How do you create a corporate environment in which people share knowledge out of free will?1 This is a question my good friends of Wemind2 are working to answer for their clients on a daily basis.3 We’ve recently decided to collaboratively develop methods useful for the design of a participatory context in the workplace. Our idea is that since knowledge sharing is essentially about people interacting in a context, we’ll apply interaction design methods to the problem. Of course, some methods will be more suited to the problem than others, and all will need to be made specific for them to really work. That’s the challenge.
Naturally I will be looking for inspiration in game design theory. This gives me a good reason to blog about the PENS model. I read about this in an excellent Gamasutra article titled Rethinking Carrots: A New Method For Measuring What Players Find Most Rewarding and Motivating About Your Game. The creators of this model4 wanted to better understand what fundamentally motivates game players as well as come up with a practical play testing model. What they’ve come up with is intriguing: They’ve demonstrated that to offer a fun experience, a game has to satisfy certain basic human psychological needs: competence, autonomy and relatedness.5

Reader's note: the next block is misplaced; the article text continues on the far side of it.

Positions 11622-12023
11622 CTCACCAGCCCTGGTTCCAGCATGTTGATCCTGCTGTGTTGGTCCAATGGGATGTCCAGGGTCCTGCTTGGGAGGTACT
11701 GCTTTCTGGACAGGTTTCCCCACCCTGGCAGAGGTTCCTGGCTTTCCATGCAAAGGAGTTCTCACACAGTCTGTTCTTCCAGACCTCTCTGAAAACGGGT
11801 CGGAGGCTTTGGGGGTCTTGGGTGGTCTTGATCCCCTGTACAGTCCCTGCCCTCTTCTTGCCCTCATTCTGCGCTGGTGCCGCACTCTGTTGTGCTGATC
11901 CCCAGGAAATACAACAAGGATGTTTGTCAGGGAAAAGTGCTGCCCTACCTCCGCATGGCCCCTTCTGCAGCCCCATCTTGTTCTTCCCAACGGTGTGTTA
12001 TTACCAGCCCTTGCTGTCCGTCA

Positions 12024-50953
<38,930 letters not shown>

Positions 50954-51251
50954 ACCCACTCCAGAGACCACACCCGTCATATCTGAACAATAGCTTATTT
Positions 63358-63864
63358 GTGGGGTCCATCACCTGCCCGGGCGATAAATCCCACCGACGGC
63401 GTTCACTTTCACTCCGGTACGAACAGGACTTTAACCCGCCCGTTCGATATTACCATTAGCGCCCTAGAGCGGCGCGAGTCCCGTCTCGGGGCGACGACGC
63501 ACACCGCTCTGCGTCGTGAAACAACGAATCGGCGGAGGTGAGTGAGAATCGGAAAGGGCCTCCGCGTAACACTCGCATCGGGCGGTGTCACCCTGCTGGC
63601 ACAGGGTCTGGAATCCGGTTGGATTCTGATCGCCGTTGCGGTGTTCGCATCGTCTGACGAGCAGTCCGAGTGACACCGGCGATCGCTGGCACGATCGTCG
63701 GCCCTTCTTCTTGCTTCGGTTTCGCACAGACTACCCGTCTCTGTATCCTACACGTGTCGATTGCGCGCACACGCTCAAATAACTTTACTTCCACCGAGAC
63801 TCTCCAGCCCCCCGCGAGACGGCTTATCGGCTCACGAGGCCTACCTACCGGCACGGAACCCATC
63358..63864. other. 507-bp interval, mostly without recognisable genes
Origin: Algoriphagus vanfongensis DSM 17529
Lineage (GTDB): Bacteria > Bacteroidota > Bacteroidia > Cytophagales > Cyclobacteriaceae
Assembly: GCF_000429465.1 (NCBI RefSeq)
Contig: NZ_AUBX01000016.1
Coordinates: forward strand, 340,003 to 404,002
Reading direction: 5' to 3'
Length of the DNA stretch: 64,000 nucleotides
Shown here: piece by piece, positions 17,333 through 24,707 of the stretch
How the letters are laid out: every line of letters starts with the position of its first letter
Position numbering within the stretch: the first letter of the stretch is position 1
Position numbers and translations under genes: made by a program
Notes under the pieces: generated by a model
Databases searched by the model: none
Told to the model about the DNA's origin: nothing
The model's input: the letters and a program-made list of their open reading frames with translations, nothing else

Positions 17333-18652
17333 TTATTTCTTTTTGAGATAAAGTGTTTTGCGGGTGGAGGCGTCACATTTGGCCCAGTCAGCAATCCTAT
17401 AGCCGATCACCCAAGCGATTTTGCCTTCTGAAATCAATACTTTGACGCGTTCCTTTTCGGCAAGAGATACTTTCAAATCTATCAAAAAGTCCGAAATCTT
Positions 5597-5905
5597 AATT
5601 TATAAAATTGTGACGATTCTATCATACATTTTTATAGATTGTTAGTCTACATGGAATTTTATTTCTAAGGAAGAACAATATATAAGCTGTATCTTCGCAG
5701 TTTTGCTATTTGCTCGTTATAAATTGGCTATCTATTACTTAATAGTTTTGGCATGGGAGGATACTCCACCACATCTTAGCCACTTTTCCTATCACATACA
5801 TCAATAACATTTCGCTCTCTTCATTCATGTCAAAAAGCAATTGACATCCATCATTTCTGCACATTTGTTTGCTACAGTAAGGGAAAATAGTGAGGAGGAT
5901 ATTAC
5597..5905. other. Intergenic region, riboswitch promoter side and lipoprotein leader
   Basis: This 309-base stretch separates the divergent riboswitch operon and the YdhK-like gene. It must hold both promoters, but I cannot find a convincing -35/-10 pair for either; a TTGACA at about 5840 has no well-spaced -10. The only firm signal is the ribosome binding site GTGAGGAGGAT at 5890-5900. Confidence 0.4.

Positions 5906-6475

I urge anyone interested in what makes games work their magic to read this article. It’s really enlightening. The cool thing about this model is that it provides a deeper vocabulary for talking about games.6 In the article’s conclusion the authors note the same, and point out that by using this vocabulary we can move beyond creating games that are ‘mere’ entertainment. They mention serious games as an obvious are of application, I can think of many more (3C products for instance). But I plan on applying this understanding of game player needs to the design of architectures of participation. Wish me luck.
- Traditionally, sharing knowledge in large organisations is explicitly rewarded in some way. Arguably true knowledge can only be shared voluntarily. [↩]
- Who have been so kind to offer me some free office space, Wi-Fi and coffee since my arrival in Copenhagen. [↩]
- They are particularly focused on the value of social software in this equation. [↩]
- Scott Rigby and Richard Ryan of Immersyve [↩]
- To nuance this, the amount to which a player expects each need to be satisfied varies from game genre to genre. [↩]
- Similar to the work of Koster and of Salen & Zimmerman. [↩]